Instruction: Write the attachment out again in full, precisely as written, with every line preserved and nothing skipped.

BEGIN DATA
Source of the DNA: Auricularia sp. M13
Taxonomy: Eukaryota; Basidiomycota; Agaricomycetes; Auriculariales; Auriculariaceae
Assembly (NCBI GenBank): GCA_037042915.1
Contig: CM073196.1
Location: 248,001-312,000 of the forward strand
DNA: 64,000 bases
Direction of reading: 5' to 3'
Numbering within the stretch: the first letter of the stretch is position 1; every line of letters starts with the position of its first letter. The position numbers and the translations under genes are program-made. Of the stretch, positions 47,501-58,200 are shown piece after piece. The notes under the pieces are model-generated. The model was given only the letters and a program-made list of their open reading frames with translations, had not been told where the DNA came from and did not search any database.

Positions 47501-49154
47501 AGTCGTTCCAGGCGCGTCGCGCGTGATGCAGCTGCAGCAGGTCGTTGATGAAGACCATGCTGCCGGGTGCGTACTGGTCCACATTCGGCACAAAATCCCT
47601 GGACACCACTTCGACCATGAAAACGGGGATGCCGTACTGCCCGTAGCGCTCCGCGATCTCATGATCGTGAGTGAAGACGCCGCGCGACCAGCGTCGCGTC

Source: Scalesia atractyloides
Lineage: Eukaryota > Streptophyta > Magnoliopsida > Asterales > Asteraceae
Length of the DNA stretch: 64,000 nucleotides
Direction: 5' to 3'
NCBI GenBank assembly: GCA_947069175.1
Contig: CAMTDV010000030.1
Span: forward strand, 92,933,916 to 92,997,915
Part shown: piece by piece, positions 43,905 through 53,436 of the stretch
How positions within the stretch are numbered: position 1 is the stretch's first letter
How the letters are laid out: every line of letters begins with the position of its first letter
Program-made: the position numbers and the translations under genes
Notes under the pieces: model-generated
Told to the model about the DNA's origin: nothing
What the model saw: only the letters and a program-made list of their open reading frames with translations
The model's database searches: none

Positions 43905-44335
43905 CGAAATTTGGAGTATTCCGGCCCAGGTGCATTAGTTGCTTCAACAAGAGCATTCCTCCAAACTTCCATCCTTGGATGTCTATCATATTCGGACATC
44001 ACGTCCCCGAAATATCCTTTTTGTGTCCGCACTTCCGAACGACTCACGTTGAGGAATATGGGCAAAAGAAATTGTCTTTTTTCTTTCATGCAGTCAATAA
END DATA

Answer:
Source of the DNA: Auricularia sp. M13
Taxonomy: Eukaryota; Basidiomycota; Agaricomycetes; Auriculariales; Auriculariaceae
Assembly (NCBI GenBank): GCA_037042915.1
Contig: CM073196.1
Location: 248,001-312,000 of the forward strand
DNA: 64,000 bases
Direction of reading: 5' to 3'
Numbering within the stretch: the first letter of the stretch is position 1; every line of letters starts with the position of its first letter. The position numbers and the translations under genes are program-made. Of the stretch, positions 47,501-58,200 are shown piece after piece. The notes under the pieces are model-generated. The model was given only the letters and a program-made list of their open reading frames with translations, had not been told where the DNA came from and did not search any database.

Positions 47501-49154
47501 AGTCGTTCCAGGCGCGTCGCGCGTGATGCAGCTGCAGCAGGTCGTTGATGAAGACCATGCTGCCGGGTGCGTACTGGTCCACATTCGGCACAAAATCCCT
47601 GGACACCACTTCGACCATGAAAACGGGGATGCCGTACTGCCCGTAGCGCTCCGCGATCTCATGATCGTGAGTGAAGACGCCGCGCGACCAGCGTCGCGTC

Source: Scalesia atractyloides
Lineage: Eukaryota > Streptophyta > Magnoliopsida > Asterales > Asteraceae
Length of the DNA stretch: 64,000 nucleotides
Direction: 5' to 3'
NCBI GenBank assembly: GCA_947069175.1
Contig: CAMTDV010000030.1
Span: forward strand, 92,933,916 to 92,997,915
Part shown: piece by piece, positions 43,905 through 53,436 of the stretch
How positions within the stretch are numbered: position 1 is the stretch's first letter
How the letters are laid out: every line of letters begins with the position of its first letter
Program-made: the position numbers and the translations under genes
Notes under the pieces: model-generated
Told to the model about the DNA's origin: nothing
What the model saw: only the letters and a program-made list of their open reading frames with translations
The model's database searches: none

Positions 43905-44335
43905 CGAAATTTGGAGTATTCCGGCCCAGGTGCATTAGTTGCTTCAACAAGAGCATTCCTCCAAACTTCCATCCTTGGATGTCTATCATATTCGGACATC
44001 ACGTCCCCGAAATATCCTTTTTGTGTCCGCACTTCCGAACGACTCACGTTGAGGAATATGGGCAAAAGAAATTGTCTTTTTTCTTTCATGCAGTCAATAA